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ERIC Number: ED290684
Record Type: RIE
Publication Date: 1987-Dec
Pages: 6
Abstractor: N/A
Reference Count: N/A
ISBN: N/A
ISSN: N/A
Where Is the Metropolitan U.S.?
Crews, Kimberly A.
Population Education Interchange, v16 n4 Dec 1987
A Metropolitan Statistical Area (MSA) may be comprised of one or more counties, can cross state lines, and must contain a city or urbanized area of 50,000 or more people. The population of the whole county (or counties) is included in the MSA even if part of the county is rural. A Consolidated Metropolitan Statistical Area (CMSA) must have over one million population and contain at least one Primary Metropolitan Statistical Area. Since 1980, metropolitan area growth has been faster than growth in nonmetropolitan areas. Metropolitan Statistical Areas show slow or declining growth in the northeast and midwest and more rapid growth in the south and west. Ninety-five of the 100 fastest-growing MSAs are located in the south and west. Eighteen CMSAs had over two million people in 1986; nine were located in the northeast and midwest regions and nine were in the south and west regions. Nearly one-half (48 percent) of the U.S. population lives in metropolitan areas of more than one million. Suburban areas are no longer dependent on central cities for jobs, because corporations have begun moving to the suburbs. The subsequent build-up of shopping malls and other service centers has increased the economic split between central cities and their suburbs. Resources and strategies for teaching about population are included in this issue. (SM)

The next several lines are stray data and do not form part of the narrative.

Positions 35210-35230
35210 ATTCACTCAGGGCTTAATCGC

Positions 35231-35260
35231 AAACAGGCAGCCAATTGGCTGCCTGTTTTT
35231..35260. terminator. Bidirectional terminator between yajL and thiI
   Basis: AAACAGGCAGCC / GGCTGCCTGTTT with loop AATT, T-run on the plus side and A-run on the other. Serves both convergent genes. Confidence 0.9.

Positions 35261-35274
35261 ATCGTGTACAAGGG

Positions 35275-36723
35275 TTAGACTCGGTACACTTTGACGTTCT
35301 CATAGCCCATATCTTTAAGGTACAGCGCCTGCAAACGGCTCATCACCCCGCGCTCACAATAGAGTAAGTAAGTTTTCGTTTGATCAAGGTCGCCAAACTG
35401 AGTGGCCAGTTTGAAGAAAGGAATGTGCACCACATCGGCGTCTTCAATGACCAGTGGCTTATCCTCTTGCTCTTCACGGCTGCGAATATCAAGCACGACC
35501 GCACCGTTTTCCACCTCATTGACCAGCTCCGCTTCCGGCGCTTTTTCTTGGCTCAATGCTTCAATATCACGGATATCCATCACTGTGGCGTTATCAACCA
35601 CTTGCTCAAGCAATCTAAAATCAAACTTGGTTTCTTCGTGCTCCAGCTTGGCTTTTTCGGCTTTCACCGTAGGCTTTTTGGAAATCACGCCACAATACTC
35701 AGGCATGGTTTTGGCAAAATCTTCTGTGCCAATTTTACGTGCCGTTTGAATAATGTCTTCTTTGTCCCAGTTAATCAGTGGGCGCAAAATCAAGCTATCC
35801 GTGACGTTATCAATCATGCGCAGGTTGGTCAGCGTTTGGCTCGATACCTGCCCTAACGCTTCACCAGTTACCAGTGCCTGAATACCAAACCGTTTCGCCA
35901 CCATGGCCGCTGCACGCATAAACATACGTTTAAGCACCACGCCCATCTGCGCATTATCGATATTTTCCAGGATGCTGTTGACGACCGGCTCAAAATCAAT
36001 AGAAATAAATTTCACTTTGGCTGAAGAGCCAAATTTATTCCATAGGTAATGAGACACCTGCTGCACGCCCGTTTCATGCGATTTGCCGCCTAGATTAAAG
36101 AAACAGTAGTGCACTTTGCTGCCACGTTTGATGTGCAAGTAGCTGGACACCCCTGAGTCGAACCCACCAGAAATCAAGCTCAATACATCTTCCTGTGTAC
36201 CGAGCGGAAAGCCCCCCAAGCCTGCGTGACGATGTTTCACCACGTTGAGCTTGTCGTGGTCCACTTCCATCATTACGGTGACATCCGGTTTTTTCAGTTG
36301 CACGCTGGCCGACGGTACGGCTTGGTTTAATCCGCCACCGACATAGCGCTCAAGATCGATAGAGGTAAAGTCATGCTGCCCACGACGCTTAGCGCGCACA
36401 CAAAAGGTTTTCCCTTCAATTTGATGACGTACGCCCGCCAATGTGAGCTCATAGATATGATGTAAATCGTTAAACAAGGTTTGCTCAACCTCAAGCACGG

Publication Type: Reports - Descriptive; Collected Works - Serials
Education Level: N/A
Audience: Teachers; Students; Practitioners
Language: English
Sponsor: N/A
Authoring Institution: Population Reference Bureau, Inc., Washington, DC.